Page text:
Tony Barbieri
Anthony J. Barbieri

(1963-08-26) August 26, 1963 (age 58)
OccupationComedian, writer
Years active1988–present
Known forAppearances as "Jake Byrd" on Jimmy Kimmel Live!

Anthony J. Barbieri (born August 26, 1963, in Framingham, Massachusetts) is an American comedic writer and performer. He is most famous for his appearances as the Jimmy Kimmel Live! character "Jake Byrd."[citation needed]


Barbieri was the writer of the monthly satirical Monroe comic strip for Mad Magazine from 1997 to 2010.[1]

In 1999, he got his first writer's credit for television while working on The Man Show. Barbieri went on to write for the sitcoms That's My Bush! and That '80s Show.

Jimmy Kimmel Live!

Barbieri began writing for Jimmy Kimmel Live! in 2003, and in 2004 started appearing on the show as the character Jake Byrd.[2] Byrd is portrayed as a good-natured man obsessed with celebrities, and his bits involve him satirizing excessive media attention to celebrity spectacles such as the Michael Jackson trial or the arrest of Paris Hilton. Byrd usually interacts with the fans while they are being interviewed by the media or inserts himself into press conferences. He has successfully fooled major media outlets into thinking he is a real person, including The New York Times, who quoted him in a May 1, 2004 article about the Michael Jackson trial, before running a redact five days later noting that he was a character.[3] Despite this, the Times wrote again about him, as if he were a real person, during the 2007 O. J. Simpson robbery case.[4]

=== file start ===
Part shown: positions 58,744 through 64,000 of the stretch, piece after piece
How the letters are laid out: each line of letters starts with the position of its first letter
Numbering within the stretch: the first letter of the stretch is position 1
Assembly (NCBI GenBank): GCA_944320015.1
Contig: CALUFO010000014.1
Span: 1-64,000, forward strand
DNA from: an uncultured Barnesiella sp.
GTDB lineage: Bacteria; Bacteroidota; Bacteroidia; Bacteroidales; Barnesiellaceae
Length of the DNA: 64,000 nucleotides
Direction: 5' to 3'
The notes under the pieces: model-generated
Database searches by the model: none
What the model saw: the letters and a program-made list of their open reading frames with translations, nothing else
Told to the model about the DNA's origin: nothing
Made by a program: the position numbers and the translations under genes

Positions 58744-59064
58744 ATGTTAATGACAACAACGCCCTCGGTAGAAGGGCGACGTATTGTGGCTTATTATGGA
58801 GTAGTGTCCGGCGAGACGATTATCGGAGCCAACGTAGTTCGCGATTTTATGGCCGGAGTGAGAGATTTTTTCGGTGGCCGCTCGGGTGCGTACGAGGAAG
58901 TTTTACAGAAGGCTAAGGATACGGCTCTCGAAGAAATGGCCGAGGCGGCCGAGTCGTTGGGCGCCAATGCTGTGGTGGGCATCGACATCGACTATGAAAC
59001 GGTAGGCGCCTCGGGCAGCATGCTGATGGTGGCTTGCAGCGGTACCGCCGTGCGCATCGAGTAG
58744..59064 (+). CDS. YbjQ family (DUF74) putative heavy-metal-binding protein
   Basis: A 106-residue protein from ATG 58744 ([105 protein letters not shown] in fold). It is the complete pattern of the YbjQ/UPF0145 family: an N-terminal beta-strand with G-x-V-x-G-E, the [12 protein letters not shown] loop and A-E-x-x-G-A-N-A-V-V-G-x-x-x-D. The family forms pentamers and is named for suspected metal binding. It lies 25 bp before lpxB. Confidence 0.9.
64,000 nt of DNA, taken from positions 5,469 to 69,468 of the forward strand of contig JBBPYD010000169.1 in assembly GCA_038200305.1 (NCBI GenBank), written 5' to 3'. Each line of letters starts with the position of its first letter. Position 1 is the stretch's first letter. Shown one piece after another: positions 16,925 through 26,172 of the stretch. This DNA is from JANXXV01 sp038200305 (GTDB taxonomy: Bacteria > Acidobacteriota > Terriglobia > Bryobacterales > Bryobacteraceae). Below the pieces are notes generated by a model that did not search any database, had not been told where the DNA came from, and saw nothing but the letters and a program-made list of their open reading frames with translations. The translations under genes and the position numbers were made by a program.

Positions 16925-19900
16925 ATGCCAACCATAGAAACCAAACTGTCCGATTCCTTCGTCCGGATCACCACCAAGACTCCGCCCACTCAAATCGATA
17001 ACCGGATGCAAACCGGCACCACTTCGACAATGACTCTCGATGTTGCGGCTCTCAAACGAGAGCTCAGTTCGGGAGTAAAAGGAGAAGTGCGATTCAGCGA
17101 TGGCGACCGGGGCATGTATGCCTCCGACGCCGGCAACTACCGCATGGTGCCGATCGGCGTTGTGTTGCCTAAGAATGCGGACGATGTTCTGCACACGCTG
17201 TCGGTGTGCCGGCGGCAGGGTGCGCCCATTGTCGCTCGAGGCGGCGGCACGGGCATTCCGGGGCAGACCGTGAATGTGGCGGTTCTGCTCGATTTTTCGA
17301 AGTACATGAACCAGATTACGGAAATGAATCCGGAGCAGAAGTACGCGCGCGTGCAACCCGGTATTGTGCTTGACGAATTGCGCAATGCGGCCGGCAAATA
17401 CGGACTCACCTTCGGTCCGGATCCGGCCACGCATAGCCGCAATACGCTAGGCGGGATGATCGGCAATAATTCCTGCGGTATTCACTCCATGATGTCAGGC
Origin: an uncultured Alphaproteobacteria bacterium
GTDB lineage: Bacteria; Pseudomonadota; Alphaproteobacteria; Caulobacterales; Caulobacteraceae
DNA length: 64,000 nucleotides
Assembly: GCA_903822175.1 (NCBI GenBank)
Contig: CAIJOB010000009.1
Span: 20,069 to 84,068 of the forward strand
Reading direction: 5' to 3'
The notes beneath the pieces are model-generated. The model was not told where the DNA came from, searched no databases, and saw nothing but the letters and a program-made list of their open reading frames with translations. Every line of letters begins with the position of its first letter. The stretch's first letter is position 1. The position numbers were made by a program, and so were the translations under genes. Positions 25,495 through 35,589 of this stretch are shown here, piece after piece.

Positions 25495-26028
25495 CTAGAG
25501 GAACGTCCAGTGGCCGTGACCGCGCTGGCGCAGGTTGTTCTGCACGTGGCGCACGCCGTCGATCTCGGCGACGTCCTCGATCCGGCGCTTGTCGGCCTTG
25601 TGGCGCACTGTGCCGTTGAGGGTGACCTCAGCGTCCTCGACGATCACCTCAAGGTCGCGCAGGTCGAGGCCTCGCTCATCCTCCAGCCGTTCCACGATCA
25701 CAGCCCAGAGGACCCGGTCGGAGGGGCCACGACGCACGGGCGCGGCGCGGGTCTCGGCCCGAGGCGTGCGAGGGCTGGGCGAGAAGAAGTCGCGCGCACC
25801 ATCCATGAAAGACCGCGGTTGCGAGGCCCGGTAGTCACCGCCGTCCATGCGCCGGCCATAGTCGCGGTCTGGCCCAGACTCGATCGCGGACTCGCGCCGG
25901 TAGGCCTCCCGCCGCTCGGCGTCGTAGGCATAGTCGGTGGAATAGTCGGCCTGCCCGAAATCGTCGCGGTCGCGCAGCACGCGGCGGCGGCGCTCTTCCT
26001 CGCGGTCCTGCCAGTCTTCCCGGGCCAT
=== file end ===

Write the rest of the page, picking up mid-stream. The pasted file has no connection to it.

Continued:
In 2008 Barbieri won the Primetime Emmy Award for Outstanding Original Music and Lyrics for the Jimmy Kimmel Live! song "I'm F**king Matt Damon". He was nominated for another Emmy in 2013 as part of Kimmel's writing staff for Outstanding Writing for a Variety Series.[5]


The following list includes shows or films in which he has a small, but credited, role as a writer or actor.


  1. ^ "Tony Barbieri".
  2. ^ "Tony Barbieri".
  3. ^ "Jackson, on Time to Hearing, Pleads Not Guilty". The New York Times. May 1, 2004.
  4. ^ Friess, Steve (September 20, 2007). "O.J. Simpson Released on Bail". New York Times. Retrieved February 23, 2020.
  5. ^ "Tony Barbieri".